Comments: Guillermo Perry

Ke-young Chu, Sanjeev Gupta, and Vito Tanzi
Published Date:
May 1999
  • ShareShare
Show Summary Details

We have on the table two excellent papers, rich in policy implications. Let me first make a few comments on Alberto Alesina’s paper. It is a very well argued paper, and his model of the two different political and economic equilibria—of governments that “fail” because they are “too large,” and governments that “fail” because they are too “small and inefficient”—is powerful. The possibility of a “bad” equilibrium, with a small government and a large informal sector, has already been studied by Norman Loayza (1997), both theoretically and empirically, with special reference to Latin America. Also, as shown by Johnson, Kaufmann, and Shleifer (1997), the events following the dissolution of the former Soviet Union have lent a lot of credibility to the possibility of this type of equilibrium.

However, in Alesina’s model it is not easy to see what can produce an abrupt change in the policy regime. How do you get out of the trap in the “small government” equilibrium? It seems possible to escape only very gradually, as the state accomplishes two goals: increases tax revenue through better administration and substantially improves the quality of its expenditure and its policy interventions. Neither of these can be done overnight. Authorities cannot increase tax revenue simply by raising rates, because the model itself suggests a rate hike will probably increase informal sector activity. So, the way to increase revenue is basically through controlling tax evasion, and that takes time and a lot of effort, as we know.

Also, the model shows that the issue of improving the quality of expenditure is much more important in a country with a small state, precisely because the government needs to show that it can deliver really good-quality services and, in particular, effective protection of property rights that will encourage enterprises to move from the informal to the formal economy.

A footnote on the importance of institutional development. The recent literature has again brought to our attention that institutional development is critical to growth. The recent crisis in Asia has shown that it is also critical to stability (Perry and Lederman, 1998).

There are three papers by Alberto Chong and César Calderón (1997a; 1997b; 1998), not yet published, that explore the relationship between institutional development, poverty reduction, and inequality. Improved institutions clearly have the effect of reducing poverty, both directly and indirectly, through their effect on growth. However, evidence suggests that in developing countries, institutional reform may initially lead to an increase in inequality, with positive effects arising only after some threshold of institutional development has been reached. This is a provocative result, and its interpretation is not completely clear. It may be that improved institutions basically lead to a better enforcement of formal contracts and property rights and reduce some basic transaction costs in the formal sector. Although this initially increases the size of the formal sector, it benefits mainly those who are already in it; not until a higher level of institutional development has been reached does further institutional reform begin to benefit the poor. As I just mentioned, this is a provocative issue that one may wish to explore.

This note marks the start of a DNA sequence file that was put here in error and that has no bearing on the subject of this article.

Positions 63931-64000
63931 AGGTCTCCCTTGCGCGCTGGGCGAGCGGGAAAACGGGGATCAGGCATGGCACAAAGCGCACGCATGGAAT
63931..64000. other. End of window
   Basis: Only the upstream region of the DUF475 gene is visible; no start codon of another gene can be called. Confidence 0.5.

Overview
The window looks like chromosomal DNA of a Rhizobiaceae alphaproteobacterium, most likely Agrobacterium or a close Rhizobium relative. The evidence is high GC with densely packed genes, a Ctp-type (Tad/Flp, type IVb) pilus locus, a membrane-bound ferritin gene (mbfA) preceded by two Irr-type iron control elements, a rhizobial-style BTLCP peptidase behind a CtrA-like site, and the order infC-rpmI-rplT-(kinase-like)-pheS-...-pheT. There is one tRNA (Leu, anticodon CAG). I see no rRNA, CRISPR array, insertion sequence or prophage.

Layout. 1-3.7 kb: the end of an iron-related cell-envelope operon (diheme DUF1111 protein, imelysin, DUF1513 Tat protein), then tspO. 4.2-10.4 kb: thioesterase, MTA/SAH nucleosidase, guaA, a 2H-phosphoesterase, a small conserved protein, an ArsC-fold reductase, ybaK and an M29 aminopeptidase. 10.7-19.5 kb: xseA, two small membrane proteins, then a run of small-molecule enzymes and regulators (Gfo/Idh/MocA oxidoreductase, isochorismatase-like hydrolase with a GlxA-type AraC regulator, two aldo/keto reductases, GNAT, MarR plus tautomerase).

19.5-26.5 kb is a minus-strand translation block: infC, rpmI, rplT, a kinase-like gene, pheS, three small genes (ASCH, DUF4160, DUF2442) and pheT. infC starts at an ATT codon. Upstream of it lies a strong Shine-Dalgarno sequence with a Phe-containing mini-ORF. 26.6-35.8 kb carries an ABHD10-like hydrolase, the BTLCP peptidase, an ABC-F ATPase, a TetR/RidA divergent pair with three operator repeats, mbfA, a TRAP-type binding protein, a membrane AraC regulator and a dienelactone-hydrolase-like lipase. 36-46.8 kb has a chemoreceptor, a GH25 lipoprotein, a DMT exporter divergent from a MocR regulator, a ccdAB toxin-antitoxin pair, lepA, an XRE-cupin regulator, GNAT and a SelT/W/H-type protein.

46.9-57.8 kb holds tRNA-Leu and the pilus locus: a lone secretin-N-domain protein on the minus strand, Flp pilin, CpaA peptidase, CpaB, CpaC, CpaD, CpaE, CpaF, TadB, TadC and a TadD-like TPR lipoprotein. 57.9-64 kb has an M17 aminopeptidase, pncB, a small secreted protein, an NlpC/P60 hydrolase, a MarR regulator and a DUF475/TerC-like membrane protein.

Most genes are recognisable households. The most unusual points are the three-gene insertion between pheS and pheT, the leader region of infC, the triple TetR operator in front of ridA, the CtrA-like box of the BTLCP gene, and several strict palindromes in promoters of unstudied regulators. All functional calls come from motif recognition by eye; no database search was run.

Let me turn to Aníbal Cavaco Silva’s paper. I fully agree with his proposition that policy should focus on the lower-income groups, and that the key policies are those that enhance human capital, especially of the poor, and particularly by improving the quality of education and by implementing pro-employment policies in general. Let me mention that, especially in Latin America, the issue of education is absolutely critical. Latin American countries are lagging significantly in the quality of education with respect to their competitors in the world economy. Michael E. Porter, in remarks he made on the Global Competitiveness Report 198 at a World Bank seminar in June 1998, said this lag in the quality of education is clearly the major current restriction to competitiveness in Latin America (Porter, 1998a; see also Porter, 1998b and 1998c). At the World Bank and the Inter-American Development Bank (IDB), we have come to similar conclusions. The problems are not only related to the lack of quality in the education provided, but also to the huge inequality in access to quality education. In Latin America, although most children enter primary schools, especially in urban areas, the dropout rate, especially of children who come from low-income families, is very high. On average, only half of the children complete primary school in Latin America, and most of them come from high-income and medium-income families; very few come from low-income families. So the system is clearly perpetuating the structure of inequality and poverty in a very serious way.